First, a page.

Chikkaballapur to get centre to help mango farmers in post-harvest care, exports

  • A first-of-its kind Post-Harvest Centre has been set up by the Karnataka State Mango Development and Marketing Corporation Ltd (KSMDMCL) at Madikere in Chikkaballapur district.
  • The centre, also called the Forward Linkages Centre, will help mango growers in post-harvest management and to improve export potential of mangoes.
  • The centre, spread across 10 acres, will soon get post-harvest and processing units which include sorting and grading, washing, hot water treatment, ripening, packing, palletisation and processing technologies. For this, the mango corporation has appointed CFTRI-Mysuru as the Technical Service Consultant
  • The export potential of state-grown mangoes has not be realised since scientific production technologies, including post-harvest aspects, have not be adopted. Hence, such a centre has been set up
  • The state has exported 5,000 tonnes of mangoes, this year and the board has set a target of 15,000-20,000 tonnes for next year.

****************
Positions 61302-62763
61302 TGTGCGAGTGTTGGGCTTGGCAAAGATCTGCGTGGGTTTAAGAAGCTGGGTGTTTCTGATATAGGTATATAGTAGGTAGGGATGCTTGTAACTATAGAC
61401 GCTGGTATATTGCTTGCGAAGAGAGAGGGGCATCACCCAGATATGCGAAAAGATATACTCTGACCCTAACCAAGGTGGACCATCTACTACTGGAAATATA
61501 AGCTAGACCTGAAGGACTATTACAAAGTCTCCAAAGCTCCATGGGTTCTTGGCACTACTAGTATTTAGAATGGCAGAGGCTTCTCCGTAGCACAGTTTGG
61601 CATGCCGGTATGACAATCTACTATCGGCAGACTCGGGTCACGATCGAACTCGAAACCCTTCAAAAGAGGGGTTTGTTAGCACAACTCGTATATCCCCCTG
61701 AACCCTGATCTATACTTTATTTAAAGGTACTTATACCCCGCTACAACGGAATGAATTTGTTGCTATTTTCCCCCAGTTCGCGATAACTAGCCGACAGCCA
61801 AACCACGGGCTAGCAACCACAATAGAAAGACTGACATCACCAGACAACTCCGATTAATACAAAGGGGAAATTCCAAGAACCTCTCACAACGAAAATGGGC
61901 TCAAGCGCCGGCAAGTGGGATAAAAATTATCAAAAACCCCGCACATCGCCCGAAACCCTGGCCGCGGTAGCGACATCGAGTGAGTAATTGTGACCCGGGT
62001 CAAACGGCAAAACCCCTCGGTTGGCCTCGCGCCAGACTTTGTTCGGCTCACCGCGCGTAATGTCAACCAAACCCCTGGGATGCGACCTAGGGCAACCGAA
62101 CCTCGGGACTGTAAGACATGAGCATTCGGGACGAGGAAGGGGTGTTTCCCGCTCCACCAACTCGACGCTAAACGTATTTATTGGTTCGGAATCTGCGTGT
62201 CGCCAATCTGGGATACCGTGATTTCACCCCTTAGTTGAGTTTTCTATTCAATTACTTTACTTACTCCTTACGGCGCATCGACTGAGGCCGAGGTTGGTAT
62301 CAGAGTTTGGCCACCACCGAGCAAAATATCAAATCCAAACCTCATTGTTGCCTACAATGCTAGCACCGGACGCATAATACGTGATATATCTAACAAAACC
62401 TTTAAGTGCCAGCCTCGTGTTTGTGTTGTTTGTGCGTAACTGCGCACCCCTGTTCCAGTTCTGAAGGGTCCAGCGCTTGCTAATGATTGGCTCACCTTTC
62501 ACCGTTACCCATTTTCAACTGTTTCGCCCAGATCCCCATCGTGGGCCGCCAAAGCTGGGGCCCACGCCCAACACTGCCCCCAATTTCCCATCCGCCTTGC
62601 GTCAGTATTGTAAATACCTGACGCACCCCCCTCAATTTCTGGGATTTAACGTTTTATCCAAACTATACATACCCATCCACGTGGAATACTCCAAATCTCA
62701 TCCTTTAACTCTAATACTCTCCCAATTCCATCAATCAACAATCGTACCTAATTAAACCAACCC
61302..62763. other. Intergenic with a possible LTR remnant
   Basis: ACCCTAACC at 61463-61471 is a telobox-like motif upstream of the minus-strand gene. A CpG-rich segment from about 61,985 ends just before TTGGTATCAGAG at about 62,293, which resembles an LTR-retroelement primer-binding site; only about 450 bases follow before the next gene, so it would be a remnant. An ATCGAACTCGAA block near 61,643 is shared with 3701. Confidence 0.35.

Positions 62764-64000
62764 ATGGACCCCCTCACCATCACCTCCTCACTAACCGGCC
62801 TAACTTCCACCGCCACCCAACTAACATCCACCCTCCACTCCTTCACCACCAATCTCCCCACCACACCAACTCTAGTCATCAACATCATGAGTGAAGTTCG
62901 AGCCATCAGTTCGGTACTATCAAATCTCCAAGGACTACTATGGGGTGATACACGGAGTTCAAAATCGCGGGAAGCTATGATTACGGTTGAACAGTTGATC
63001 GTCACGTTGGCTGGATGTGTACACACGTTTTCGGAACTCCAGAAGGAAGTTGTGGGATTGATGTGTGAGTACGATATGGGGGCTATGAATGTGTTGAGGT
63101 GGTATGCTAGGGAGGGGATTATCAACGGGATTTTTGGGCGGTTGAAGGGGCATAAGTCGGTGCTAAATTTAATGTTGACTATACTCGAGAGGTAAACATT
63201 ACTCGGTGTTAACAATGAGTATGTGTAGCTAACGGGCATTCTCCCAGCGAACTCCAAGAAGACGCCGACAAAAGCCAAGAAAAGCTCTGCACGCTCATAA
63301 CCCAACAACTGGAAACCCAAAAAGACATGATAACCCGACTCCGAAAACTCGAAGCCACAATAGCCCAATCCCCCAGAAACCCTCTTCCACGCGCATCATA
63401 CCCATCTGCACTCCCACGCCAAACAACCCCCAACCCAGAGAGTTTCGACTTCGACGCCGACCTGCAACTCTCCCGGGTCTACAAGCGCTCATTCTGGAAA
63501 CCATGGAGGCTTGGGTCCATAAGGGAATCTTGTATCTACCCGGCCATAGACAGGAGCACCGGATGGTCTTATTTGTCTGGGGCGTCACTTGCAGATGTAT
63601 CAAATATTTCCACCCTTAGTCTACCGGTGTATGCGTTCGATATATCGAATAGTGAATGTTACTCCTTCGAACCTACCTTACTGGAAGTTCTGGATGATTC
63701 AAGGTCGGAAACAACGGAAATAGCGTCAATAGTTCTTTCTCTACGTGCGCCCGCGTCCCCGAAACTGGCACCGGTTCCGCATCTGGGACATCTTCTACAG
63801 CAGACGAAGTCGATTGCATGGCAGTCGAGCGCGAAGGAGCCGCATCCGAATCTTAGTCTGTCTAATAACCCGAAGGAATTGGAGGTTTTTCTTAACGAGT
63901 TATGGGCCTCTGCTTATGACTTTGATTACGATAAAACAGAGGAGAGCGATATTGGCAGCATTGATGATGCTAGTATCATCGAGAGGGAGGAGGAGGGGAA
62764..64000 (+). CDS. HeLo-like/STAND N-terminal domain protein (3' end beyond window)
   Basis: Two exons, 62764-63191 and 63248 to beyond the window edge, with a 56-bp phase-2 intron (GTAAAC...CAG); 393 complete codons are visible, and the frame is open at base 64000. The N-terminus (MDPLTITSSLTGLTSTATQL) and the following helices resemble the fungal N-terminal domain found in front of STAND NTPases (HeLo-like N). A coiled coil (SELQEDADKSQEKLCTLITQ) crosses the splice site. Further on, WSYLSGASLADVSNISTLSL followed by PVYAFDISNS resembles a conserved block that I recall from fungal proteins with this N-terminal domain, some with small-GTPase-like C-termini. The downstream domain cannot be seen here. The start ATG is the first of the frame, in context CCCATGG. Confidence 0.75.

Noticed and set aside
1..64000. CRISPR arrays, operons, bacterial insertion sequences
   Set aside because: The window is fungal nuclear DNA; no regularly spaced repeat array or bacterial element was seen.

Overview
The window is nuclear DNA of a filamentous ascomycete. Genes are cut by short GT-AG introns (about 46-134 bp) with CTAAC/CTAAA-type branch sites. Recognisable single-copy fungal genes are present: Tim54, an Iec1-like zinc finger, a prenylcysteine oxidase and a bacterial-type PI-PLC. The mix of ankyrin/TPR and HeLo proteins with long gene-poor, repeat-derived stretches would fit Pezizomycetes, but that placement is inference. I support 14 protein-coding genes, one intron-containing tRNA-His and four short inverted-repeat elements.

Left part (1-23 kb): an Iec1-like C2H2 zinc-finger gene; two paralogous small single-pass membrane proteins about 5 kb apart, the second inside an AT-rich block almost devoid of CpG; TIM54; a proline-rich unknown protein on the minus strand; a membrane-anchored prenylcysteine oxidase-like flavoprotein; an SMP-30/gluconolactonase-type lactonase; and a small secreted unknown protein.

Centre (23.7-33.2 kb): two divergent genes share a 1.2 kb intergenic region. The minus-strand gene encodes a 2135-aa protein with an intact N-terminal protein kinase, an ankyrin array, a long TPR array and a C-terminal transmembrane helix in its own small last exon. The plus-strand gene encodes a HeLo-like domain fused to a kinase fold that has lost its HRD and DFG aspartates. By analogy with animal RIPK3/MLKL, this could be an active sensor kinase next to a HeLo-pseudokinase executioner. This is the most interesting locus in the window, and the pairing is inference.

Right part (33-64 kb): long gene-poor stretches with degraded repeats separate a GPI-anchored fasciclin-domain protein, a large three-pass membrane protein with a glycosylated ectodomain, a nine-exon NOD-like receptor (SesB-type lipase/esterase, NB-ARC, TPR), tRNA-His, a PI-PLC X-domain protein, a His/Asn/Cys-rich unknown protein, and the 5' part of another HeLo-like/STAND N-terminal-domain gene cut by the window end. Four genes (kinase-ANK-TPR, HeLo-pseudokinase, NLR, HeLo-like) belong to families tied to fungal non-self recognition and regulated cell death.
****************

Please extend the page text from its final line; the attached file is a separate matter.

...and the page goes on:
• Karnataka stands third among mango growing states in terms of the area and production.
  • The major varieties grown in the state are Alphonso, Banganapalle, Kesar, Sindhura and Dasheri.
  • The Mango Development Corporation is contemplating starting a mango pulping centre in the state and a proposal has already been sent to the state government.

Directorate General of Foreign Trade office in Belagavi

  • A branch of the Directorate General of Foreign Trade will open in Belagavi
  • The office will issue Generalised System of Preferences Certificates that allow developing countries to pay less or no duty on their exports to the European Union.
  • Though there was an online system for receiving applications, the office in Belagavi was being established to respond to local demands and to address problems of unpredictable infrastructure